The second section of questions asked about specific concerns related to each individual topic listed in the first question. Each topic included a stem followed by multiple statements that participants had the option to select. The participant was able to select ≥1 answer choice or “none.” For example, respondents were asked about their concerns regarding LORs. Among some of their choices to select were, “I do not have an LOR from an anesthesiologist,” “My LOR is written by a doctor who has only observed my clinical skills/knowledge virtually,” and “Other...” allowing respondents to provide a free response.

In the third section of questions, applicants were asked how many programs they will apply to, how many interviews they will do, and how these plans have been affected by the pandemic and the move to virtual interviews.

Finally, free response questions were included to gain further understanding regarding the most significant concerns for applicants and to allow a space for thoughts to be expressed that were not asked about specifically in prior sections of the survey.

Figure 2:

Application and interview quantity trends of survey respondents.

Figure 2:

Application and interview quantity trends of survey respondents.

Respondents' #1 concerns

Survey responses were collected over the course of 10 days, and 159 applicants responded to the survey. Of the 159 applicants, 52.8% were U.S. MD students, 29.6% were U.S. DO students, and the remaining 17.6% were U.S. International Medical Graduate (IMG), non-US IMG, or previous applicants.

The topics applicants selected as their number-one concerns were interviews (31.4%), lack of knowledge about a program (15.7%), and exams (Shelf, Step 2CK, OET, etc.) (15.1%).

In addition, over 400 free response statements and questions were collected, summarized, and discussed on the ACCRAC Podcast.

Sharing the data with ASA community

Of the survey data collected from 159 anesthesiology residency applicants, the most prevalent concern centered around the implementation of virtual interviews. Over 80% of applicants feel as if the top percentile of applicants will receive the majority of interview invitations and attend the majority of those offered, leaving less opportunity for other applicants. Previously, this would not have been as much of a concern with in-person interviews due to the limitations of finances, travel time, and geographic location. However, with the implementation of virtual interviews, it is possible for applicants to interview at a west coast program until 4:59 p.m. PST and be present for an east coast program pre-interview “dinner” at 8 p.m. EST one minute later.

According to our data, 66% of applicants plan to increase their number of applications and none plan to decrease them. With shorter time for application evaluation by residency programs due to the delayed ERAS submission deadline, and decreased opportunities for meeting students through externships or home-anesthesiology rotations, applicants' concerns of not receiving adequate interviews seem justified and could lead to applicants not matching and programs not filling.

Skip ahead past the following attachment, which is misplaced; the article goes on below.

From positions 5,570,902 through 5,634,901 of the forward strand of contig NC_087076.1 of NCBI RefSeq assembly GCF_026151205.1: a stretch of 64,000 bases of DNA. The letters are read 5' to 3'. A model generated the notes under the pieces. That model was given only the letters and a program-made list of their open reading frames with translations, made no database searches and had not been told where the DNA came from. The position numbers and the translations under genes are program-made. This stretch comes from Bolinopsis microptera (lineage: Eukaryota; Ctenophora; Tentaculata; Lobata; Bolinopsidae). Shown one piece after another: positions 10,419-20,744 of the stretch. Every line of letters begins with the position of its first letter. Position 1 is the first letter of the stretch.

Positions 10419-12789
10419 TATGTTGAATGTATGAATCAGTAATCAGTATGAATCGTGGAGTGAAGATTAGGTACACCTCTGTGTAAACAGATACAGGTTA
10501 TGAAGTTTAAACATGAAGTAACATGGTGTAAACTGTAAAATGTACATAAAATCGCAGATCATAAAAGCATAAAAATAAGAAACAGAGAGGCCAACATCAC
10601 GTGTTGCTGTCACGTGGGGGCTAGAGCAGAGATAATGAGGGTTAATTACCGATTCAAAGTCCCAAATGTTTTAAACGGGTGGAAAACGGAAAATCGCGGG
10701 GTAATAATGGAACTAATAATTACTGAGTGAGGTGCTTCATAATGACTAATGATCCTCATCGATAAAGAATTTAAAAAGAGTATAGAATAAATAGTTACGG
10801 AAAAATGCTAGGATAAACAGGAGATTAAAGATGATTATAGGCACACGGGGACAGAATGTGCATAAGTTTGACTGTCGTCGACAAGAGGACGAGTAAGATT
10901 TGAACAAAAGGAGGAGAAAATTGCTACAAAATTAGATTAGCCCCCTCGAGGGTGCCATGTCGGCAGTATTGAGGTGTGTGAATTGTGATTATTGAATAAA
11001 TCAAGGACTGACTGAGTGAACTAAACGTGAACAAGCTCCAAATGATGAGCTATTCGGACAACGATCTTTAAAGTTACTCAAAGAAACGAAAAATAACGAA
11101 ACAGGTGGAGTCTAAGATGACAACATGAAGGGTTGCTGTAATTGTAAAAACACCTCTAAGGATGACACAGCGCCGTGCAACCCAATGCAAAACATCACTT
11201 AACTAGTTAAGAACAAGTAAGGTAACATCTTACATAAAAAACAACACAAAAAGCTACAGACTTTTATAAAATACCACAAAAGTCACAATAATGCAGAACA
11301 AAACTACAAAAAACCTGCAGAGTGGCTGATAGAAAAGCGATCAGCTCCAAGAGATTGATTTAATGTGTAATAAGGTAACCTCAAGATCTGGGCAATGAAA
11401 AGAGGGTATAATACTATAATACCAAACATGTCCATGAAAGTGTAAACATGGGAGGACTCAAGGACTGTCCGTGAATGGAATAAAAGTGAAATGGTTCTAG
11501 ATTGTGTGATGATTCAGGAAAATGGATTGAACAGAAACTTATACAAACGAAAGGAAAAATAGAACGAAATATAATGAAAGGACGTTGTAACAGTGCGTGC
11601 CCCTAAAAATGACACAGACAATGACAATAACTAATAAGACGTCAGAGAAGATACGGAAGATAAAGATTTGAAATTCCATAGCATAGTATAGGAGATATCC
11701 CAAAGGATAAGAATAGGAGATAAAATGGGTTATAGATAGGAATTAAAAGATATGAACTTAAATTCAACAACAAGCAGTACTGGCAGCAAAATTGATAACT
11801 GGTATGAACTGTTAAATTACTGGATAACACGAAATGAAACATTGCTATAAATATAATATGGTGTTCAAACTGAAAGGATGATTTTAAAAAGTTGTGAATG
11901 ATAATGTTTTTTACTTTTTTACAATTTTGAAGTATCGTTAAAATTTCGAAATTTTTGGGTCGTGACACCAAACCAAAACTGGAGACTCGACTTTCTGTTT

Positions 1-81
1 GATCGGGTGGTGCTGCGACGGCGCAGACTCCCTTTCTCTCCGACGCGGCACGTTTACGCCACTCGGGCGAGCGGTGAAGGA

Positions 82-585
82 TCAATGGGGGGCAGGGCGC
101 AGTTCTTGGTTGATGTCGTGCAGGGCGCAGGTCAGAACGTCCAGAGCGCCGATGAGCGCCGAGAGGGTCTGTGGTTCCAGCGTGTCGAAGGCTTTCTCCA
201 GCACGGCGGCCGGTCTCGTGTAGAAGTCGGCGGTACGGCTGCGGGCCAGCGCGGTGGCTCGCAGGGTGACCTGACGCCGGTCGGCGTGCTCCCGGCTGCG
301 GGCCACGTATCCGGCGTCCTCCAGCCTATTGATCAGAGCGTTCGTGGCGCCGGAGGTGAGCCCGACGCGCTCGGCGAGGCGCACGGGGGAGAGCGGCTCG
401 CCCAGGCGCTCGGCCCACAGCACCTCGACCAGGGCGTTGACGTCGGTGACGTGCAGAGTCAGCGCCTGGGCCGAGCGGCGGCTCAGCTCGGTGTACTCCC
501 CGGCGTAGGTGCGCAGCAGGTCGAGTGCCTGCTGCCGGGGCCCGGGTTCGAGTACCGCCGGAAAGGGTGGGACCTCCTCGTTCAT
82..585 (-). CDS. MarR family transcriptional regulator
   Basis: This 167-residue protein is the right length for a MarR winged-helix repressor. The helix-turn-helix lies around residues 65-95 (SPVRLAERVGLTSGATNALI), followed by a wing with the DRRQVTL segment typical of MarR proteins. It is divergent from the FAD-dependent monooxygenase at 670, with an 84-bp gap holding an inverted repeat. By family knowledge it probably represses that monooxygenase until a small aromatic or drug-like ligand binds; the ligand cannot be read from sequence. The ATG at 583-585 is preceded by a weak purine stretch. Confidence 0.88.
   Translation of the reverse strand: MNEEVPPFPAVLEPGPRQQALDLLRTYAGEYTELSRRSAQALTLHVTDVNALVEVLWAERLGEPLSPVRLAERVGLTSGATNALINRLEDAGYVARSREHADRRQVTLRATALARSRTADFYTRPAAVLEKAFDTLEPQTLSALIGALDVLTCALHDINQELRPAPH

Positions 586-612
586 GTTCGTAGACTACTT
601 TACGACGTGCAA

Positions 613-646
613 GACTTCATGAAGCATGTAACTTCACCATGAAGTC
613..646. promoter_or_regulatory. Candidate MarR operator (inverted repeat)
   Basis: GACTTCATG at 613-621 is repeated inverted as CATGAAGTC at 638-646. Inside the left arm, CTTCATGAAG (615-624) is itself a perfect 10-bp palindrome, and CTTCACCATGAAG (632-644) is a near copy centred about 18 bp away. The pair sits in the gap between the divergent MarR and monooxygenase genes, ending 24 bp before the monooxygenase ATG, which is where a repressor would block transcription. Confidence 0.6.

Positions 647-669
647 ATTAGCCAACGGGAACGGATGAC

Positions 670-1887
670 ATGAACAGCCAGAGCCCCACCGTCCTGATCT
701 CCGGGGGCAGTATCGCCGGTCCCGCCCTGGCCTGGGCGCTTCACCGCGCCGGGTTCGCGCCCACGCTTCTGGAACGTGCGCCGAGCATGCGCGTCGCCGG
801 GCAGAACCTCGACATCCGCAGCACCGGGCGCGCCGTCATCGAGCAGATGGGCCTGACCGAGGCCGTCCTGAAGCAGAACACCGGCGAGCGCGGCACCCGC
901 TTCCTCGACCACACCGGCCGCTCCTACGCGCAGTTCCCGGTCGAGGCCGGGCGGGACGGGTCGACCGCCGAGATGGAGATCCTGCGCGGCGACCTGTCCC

This survey was initially created to serve as a method of synthesizing anesthesiology applicant concerns related to changes in the residency application cycle due to COVID-19. Thus, this survey did not include extensive demographic data collection and analysis of how demographics might be contributing to applicant concerns. The initial intent was to share these results with an anonymous group of program directors and gain suggestions on approaches to these concerns, which could then be shared via the ACCRAC podcast. However, given the substantial response from applicants, it seemed important to share these concerns with the ASA community.

The COVID-19 pandemic has had a substantial impact on the residency application process for aspiring anesthesiologists, particularly as it pertains to virtual interviews, the review of applications, and the inability of applicants to gain in-person knowledge about prospective residency programs.

In addition to the responses from program directors on the ACCRAC podcast, ASA has attempted to address many of these concerns. In August, the ASA hosted its first-ever medical student ASA Town Hall, addressing the impacts of COVID-19 on medical students. The ASA Medical Student Component webpage also hosts numerous interview videos with program directors and a link to a sheet with available virtual open houses. Altogether, there are over 100 opportunities for applicants to engage with and learn more about residency programs. Additionally, the ASA annual meeting, free to medical student members, included a residency program meet and greet on an innovative virtual platform complete with breakout rooms and timed encounters with program representatives.

Bibliography:

Bibliography:
American Association of Medical Colleges (AAMC)
.
Coronavirus Resource Hub
(
2020
). https://www.aamc.org/coronavirus-covid-19-resource-hub#services
Anesthesiology and Critical Care Reviews and Commentary (ACCRAC) Podcast
.
Episode 182: Med Student Concerns and PD Responses for the COVID Interview Season
(
2020
). http://accrac.com/episode-182-med-student-concerns-and-pd-responses-for-the-covid-interview-season/